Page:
On first glance, you might guess the photo above is of a gen one Xbox with rear mounted antenna. But actually, Linksys's DMA 2200 is one of those new fangled v2.0 Media Center Extenders. And true to their promise of integrating the extender tech inside of other gadgets, this one has a built in DVD player. (Bravo! Who needs another box just for extending?) Details are slim, but if I may guess, it might have an HDMI output, combined with the new UI that the Xbox 360 has. Every LCD should have this tech inside...but only if it doesn't cost us anything. Oh, if you care, there's a DMA 2100 model that lacks the DVD player. [Ubergizmo]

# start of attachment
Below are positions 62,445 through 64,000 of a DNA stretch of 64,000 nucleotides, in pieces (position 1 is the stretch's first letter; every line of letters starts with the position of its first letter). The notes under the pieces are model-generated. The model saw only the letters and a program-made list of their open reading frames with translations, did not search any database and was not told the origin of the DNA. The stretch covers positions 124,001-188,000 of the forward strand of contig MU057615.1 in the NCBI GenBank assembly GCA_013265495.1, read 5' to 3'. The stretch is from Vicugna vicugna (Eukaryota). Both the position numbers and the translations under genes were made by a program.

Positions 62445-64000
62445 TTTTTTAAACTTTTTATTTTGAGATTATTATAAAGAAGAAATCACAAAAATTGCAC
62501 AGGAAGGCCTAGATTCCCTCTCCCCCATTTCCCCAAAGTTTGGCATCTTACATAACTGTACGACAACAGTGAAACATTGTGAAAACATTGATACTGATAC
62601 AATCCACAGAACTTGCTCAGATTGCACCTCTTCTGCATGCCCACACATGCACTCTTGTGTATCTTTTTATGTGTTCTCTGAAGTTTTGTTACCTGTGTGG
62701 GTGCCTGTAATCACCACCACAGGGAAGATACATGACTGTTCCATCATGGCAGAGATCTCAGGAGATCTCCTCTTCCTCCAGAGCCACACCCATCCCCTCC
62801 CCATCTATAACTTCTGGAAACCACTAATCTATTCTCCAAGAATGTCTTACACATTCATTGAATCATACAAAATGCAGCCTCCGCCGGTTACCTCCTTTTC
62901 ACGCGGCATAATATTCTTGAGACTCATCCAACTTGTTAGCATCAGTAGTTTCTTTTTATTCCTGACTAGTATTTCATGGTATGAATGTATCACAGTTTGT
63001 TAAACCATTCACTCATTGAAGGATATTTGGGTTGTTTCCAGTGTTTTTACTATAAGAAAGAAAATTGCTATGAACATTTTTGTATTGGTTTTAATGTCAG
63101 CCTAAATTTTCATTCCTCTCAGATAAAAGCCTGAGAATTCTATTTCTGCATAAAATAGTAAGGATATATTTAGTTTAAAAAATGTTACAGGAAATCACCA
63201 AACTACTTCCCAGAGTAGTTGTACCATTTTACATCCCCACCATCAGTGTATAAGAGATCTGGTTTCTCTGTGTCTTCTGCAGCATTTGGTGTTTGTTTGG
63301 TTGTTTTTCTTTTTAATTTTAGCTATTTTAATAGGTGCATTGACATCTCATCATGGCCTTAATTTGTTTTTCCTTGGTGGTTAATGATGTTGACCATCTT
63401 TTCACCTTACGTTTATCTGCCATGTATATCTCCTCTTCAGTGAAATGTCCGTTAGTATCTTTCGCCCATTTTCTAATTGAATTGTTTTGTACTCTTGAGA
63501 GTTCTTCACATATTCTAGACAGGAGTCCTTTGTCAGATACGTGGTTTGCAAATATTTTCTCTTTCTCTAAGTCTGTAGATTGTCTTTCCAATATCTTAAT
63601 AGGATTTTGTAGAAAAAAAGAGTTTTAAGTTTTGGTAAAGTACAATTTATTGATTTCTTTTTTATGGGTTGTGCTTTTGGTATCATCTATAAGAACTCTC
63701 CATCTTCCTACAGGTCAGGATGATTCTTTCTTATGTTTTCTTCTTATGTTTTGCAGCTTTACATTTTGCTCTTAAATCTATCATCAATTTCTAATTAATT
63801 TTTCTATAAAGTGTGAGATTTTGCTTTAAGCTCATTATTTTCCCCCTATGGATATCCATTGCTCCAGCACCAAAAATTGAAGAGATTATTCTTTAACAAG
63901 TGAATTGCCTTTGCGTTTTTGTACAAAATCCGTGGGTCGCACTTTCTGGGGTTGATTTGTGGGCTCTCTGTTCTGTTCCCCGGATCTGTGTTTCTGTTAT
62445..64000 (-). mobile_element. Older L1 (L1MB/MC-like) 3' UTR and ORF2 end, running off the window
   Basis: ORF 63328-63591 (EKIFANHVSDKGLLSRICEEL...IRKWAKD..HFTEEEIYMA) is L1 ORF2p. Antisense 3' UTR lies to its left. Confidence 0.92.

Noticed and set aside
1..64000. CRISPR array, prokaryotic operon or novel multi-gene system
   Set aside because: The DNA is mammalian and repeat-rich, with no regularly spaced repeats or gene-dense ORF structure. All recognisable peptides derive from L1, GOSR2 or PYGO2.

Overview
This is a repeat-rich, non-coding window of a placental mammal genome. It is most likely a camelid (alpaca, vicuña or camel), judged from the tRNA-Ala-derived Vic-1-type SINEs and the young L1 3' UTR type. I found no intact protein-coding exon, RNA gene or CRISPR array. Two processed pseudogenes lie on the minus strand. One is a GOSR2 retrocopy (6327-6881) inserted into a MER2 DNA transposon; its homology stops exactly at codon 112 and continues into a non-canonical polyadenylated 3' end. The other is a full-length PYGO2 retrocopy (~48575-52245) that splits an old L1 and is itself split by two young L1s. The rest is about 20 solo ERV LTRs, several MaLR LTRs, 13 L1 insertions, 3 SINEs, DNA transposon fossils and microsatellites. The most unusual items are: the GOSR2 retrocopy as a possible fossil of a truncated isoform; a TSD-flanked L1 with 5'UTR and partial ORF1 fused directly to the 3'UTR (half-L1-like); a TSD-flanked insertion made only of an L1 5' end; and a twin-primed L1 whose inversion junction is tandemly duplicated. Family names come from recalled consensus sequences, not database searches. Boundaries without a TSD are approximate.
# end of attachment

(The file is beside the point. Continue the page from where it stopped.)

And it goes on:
I talked to a couple members of Microsoft's Media Center development team, and here's how it breaks down. Media Center Extenders fall into Microsoft's ideal Media PC setup. Basically a central media "server" which may or may not be connected to Windows Home Server for additional storage, with media extenders (limited to 5) connecting to it to display content on various screens around your house. When you want to get HD cable content, you only have to shell out $5000 once for a media PC with cable-card adapters(as many as 4), made by manufacturers with Cablelabs' permission. Those of us that make our own PCs are S.O.L. because only manufacturers that are approved (HP, Dell, Sony...) will come with cable-card adapters. But you will be able to record cable-card content and watch it all over the house on extenders (not on other media PCs). You'll also be able start watching it in one room and continue in another room. Schedule recordings from around the house and around the world via web. Plus you'll have the added benefit of being able to watch webTV as well, listen to your music, look at your pictures, etc. The major shortcomings of their system is you are not able to watch DVDs that are in your media PC or a carousel attached to your media PC over your media extenders. Unless of course you know how to rip DVDs to your hard drive, in an unsanctioned way. Also connecting multiple media PCs is a bit tricky, and exchanging content between them is a bit ticklish. But other than that everything is great in Microsoft's world.